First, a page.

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Ottawa must work with Indigenous communities to mitigate climate disasters, experts say

Canada’s First Nations and Indigenous communities need more support from the federal government to deal with future climate change-related disasters, according to a new report on Canada’s Disaster Resilience.

While people living in these communities are more likely to experience climate-related disasters, experts say not enough is being done to help them plan and prepare as weather conditions in Canada become more severe. extremes.

“The nations I work with often feel like they are being ignored or left behind,” said Amy Cardinal Christianson, a researcher with the Canadian Forest Service who studies the effects of wildfires on Indigenous communities.

Christianson, who is Métis from Treaty 8 territory in Alberta, said Indigenous communities facing an increased risk of wildfires and other natural disasters say they are being overlooked by the government.

“Most felt that if they had the resources, they could provide better support and a better response in their communities,” she said.

Christianson’s findings are supported by a new report, prepared by the Council of Canadian Academies (CCA) at the request of Public Safety Canada and released this week.

The report, which examines Canada’s ability to manage natural disasters, says governments are not making good use of Indigenous knowledge and practices that could mitigate climate events such as fires and floods.

“Nowhere is this more urgent than supporting indigenous communities in disaster preparedness and resilience,” the report says, arguing that Canada needs to strengthen local infrastructure and practices.

The threat of climate-related disasters is expected to increase in the near future as Canada’s climate warms faster than the global average, causing more extreme and unpredictable weather conditions.

Research shows that Indigenous communities in Canada will be disproportionately affected, in part because they are often rural and remote.

Fire researcher Amy Cardinal Christianson said indigenous communities lack the resources they need to protect themselves from natural disasters. (SRC)

According to Natural Resources Canada, predominantly Indigenous communities accounted for 48% of communities evacuated due to forest fires between 1980 and 2021, even though Indigenous people make up only 5% of Canada’s population.

“Our research shows that there has to be adaptation for these communities to be able to safely prepare for and respond to these events,” Christianson said.

Indigenous Services Canada provides funding and support to help Indigenous communities cope with the effects of climate change, but experts say accessing these programs can be difficult.

“It is difficult for an outside user to be able to follow, know and understand all of these different programs,” said Scott Vaughan, senior researcher at the International Institute for Sustainable Development who chaired the CCA report.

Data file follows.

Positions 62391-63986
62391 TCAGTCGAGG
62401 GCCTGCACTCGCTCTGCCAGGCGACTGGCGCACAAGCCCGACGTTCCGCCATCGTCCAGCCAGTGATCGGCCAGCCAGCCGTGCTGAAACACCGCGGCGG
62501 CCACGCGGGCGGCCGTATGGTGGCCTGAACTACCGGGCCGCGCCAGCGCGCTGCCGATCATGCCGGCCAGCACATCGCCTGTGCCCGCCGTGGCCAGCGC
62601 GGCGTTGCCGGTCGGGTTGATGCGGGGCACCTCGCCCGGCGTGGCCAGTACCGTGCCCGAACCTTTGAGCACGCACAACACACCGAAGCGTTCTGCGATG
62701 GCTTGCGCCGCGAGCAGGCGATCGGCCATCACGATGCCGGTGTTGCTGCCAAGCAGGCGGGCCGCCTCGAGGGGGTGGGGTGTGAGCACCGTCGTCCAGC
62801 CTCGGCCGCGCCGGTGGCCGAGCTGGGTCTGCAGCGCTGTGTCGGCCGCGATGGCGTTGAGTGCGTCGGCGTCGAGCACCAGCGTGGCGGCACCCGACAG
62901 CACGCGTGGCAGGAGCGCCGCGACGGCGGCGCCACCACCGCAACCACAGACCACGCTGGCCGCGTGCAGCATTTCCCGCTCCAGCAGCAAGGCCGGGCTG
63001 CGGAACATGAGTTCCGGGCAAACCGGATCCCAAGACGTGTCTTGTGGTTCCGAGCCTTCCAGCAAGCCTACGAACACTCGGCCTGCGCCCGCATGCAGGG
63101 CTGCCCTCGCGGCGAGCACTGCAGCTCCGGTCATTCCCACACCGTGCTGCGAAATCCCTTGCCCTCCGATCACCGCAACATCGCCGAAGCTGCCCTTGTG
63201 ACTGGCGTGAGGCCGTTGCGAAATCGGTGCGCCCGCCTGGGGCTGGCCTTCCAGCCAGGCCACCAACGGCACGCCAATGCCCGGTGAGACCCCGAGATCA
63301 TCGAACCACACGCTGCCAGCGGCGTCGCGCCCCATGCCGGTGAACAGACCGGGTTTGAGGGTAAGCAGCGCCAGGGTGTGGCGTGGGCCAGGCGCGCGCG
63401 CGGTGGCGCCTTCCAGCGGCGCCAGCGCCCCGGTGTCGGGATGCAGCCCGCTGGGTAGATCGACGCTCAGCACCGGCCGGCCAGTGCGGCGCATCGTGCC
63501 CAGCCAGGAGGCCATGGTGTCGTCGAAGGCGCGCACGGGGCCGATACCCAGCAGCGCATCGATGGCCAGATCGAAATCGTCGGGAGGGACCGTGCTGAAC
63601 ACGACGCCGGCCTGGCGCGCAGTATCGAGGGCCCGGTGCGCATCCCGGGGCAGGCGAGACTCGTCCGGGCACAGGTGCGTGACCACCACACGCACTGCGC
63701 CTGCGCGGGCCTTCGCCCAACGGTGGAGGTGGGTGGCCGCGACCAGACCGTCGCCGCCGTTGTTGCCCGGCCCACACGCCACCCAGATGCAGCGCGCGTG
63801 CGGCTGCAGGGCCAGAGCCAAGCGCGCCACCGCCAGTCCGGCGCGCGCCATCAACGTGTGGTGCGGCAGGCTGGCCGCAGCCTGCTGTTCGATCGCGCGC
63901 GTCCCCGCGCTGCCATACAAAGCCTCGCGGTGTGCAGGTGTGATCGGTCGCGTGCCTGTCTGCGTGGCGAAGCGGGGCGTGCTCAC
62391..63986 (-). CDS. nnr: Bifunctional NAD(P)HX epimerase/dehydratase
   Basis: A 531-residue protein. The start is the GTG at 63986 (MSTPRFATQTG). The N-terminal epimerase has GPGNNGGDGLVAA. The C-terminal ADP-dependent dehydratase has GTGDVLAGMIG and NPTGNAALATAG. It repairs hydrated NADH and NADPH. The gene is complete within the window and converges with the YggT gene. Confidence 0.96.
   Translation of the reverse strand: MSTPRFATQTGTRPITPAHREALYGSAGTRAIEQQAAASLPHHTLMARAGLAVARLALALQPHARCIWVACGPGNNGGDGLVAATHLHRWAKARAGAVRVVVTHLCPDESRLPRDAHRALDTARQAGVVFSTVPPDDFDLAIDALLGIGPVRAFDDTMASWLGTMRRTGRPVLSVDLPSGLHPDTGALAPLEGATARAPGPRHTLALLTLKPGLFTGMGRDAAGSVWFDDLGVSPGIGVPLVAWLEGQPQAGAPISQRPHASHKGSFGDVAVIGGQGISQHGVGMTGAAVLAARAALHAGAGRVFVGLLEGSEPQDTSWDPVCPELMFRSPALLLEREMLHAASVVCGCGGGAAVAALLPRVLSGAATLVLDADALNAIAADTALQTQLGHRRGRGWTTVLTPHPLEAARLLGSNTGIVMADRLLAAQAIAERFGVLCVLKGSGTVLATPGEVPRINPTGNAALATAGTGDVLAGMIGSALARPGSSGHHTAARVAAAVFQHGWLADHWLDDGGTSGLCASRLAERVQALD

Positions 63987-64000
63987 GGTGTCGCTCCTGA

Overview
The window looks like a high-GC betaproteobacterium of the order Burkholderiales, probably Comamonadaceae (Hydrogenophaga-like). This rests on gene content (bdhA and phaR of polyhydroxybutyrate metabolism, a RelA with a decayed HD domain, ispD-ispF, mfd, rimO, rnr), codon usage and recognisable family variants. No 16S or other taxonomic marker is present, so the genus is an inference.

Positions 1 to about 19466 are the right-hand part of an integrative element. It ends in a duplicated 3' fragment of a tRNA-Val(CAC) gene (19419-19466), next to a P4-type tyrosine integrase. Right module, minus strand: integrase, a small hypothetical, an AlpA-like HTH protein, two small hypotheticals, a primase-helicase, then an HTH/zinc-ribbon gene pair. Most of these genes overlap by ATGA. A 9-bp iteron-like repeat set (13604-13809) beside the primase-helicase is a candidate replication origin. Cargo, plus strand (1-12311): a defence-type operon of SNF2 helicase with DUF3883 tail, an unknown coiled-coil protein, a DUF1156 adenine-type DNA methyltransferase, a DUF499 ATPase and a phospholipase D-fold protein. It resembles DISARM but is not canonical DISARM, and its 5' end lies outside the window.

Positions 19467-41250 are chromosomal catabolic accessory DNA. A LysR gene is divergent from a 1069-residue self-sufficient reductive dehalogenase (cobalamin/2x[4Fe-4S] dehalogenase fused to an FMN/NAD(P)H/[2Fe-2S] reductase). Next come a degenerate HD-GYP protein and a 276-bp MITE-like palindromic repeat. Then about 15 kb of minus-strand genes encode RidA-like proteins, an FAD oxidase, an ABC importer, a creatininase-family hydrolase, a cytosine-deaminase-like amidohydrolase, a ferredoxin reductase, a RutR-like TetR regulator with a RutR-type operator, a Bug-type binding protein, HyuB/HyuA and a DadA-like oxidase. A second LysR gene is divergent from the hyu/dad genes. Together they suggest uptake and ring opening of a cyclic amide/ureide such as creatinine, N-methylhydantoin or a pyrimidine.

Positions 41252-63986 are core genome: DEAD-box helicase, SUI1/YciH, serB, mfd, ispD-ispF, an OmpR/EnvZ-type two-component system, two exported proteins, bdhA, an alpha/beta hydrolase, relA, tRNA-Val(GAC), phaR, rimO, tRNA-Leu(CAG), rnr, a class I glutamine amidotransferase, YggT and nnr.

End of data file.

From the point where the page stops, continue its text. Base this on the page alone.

The report found that indigenous communities often have the know-how to protect themselves from emergencies, but “lack the resources or the authority to take effective action”.

In a statement to CBC News, Indigenous Services Canada highlighted a federal investment of $ 259 million over five years “to strengthen the capacity of First Nations to prepare for, respond to and mitigate emergency threats.”

The agency also cited $ 100 million of investments from 2016 to the end of 2021 for 89 climate-related infrastructure projects, such as dikes, levees and erosion control. The government claims that 54 of these projects have been completed.

Communities describe a “paternalistic” government approach

Beyond calls for more funding and more accessible programs, experts say the federal government needs to make fundamental changes to the way it interacts with and supports Indigenous communities.

“Many of the complaints were more about a paternalistic government relationship with communities,” Christianson said of his research.

She said people described “government agencies wanting to help and basically not listening to local opinion or local needs.”

Vaughan said Ottawa needs to take a more collaborative and inclusive approach to helping communities prepare for climate change – ideally one that builds on Indigenous knowledge and practices while empowering communities to lead the work of mitigation.

“It’s not so much a warrant. It’s a practice,” he said. “How can you examine indigenous knowledge in a way that can better inform practices? “

Long-established Indigenous practices such as “cultural burning” – low-intensity controlled fires that can reduce the intensity of unplanned forest fires – are among the mitigation strategies that could be used more widely, the report says. .

Christianson said the cultural burn has been largely phased out due to government regulations.